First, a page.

* When a Girl Is Born, by Pamela Grant (Oxford pound;4.99), set in China at the turn of the last century, is a strong novel for older primary readers about political and individual freedom, and relationships between the sexes. Ko-chin's world is turned upside down when, at the age of 14, she marries Han-lao, a young man intent on reform. The unbinding of her feet is matched by a cutting free from traditional role restrictions. As a read-aloud, it is a perfect vehicle for helping children look beyond the Chinese New Year; on the library shelf, it would provide further reading for children given a taste for political novels by books such as The Other Side of Truth by Beverley Naidoo (Puffin pound;4.99), and Refugee Boy by Benjamin Zephaniah (Bloomsbury pound;4.99).
* In Not So Fast Songololo, by South African Niki Daly (Frances Lincoln pound;10.99), a young black boy, Shepherd, accompanies his grandmother into the city centre, because she gets confused by the little green men at traffic lights. At the start of the book, Shepherd has old tackies (trainers) and likes to do things slowly. At the end of the shopping trip, he is the proud owner of bright new red tackies and strides ahead of his grandmother, hence the title. This was first published in the 1980s, when the relegation of white faces to incidental roles in a South African picture-book was ground-breaking.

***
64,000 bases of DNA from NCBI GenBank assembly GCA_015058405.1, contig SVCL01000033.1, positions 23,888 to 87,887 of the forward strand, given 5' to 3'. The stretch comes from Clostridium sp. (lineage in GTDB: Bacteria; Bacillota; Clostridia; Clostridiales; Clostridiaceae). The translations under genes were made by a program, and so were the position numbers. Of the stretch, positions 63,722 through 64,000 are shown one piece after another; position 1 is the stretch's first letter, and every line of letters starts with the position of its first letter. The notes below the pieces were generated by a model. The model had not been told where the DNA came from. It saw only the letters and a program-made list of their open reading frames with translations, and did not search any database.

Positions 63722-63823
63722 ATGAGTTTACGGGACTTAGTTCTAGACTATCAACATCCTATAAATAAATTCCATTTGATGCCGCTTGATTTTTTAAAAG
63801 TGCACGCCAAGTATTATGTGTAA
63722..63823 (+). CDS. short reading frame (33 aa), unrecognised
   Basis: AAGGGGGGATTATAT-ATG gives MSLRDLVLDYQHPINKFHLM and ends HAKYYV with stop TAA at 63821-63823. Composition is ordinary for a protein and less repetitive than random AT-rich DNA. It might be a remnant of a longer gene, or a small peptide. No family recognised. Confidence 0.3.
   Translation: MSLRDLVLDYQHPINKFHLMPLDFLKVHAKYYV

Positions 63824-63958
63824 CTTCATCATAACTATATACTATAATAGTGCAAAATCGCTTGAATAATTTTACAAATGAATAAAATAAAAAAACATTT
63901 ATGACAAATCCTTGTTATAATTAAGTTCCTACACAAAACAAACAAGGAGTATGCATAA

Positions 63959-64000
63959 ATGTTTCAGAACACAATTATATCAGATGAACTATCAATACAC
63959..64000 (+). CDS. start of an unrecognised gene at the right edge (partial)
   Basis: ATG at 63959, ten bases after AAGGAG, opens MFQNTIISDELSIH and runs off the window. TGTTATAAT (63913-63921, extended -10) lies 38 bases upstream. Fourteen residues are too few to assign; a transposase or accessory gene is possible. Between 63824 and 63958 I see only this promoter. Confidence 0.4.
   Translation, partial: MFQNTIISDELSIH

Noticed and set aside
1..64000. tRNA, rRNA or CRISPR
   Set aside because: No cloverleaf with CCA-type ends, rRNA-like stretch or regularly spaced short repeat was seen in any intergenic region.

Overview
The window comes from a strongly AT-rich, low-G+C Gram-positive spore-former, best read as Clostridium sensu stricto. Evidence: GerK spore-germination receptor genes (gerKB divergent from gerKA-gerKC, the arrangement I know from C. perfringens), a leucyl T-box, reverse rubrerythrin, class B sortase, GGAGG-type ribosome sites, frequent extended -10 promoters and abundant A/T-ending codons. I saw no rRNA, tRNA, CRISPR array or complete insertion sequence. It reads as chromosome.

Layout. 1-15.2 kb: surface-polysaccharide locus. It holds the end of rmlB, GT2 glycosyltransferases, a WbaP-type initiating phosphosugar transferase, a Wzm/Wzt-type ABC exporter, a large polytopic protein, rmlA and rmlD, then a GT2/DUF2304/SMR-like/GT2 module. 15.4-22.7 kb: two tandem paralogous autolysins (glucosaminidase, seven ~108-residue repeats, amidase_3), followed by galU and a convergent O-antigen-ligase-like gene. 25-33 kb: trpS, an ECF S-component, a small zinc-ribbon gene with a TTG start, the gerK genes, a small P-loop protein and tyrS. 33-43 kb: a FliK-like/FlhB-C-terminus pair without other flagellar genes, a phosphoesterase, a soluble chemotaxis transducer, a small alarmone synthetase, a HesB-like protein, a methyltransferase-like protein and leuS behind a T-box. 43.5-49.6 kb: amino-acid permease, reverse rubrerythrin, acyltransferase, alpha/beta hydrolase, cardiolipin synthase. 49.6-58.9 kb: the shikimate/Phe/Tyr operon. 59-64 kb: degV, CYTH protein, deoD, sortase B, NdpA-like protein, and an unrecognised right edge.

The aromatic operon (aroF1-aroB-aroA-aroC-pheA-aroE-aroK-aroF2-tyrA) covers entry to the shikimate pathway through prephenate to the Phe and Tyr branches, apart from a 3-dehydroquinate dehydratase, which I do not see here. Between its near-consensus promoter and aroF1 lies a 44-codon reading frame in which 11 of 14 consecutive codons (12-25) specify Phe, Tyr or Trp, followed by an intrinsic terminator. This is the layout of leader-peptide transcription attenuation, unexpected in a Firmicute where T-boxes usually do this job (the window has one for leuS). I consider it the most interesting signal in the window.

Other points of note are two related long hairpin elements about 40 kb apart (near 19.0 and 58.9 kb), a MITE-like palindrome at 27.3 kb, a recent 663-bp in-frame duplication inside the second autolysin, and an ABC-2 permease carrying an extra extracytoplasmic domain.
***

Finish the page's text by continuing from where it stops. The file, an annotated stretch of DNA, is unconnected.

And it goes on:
* Proverbs From Far And Wide (Macmillan pound;4.99) is subtitled "a wonderfully witty collection of the world's wisdom". These aphorisms, which have to be seen alongside Axel Scheffler's witty illustrations to be fully appreciated, should appeal to the full primary age range.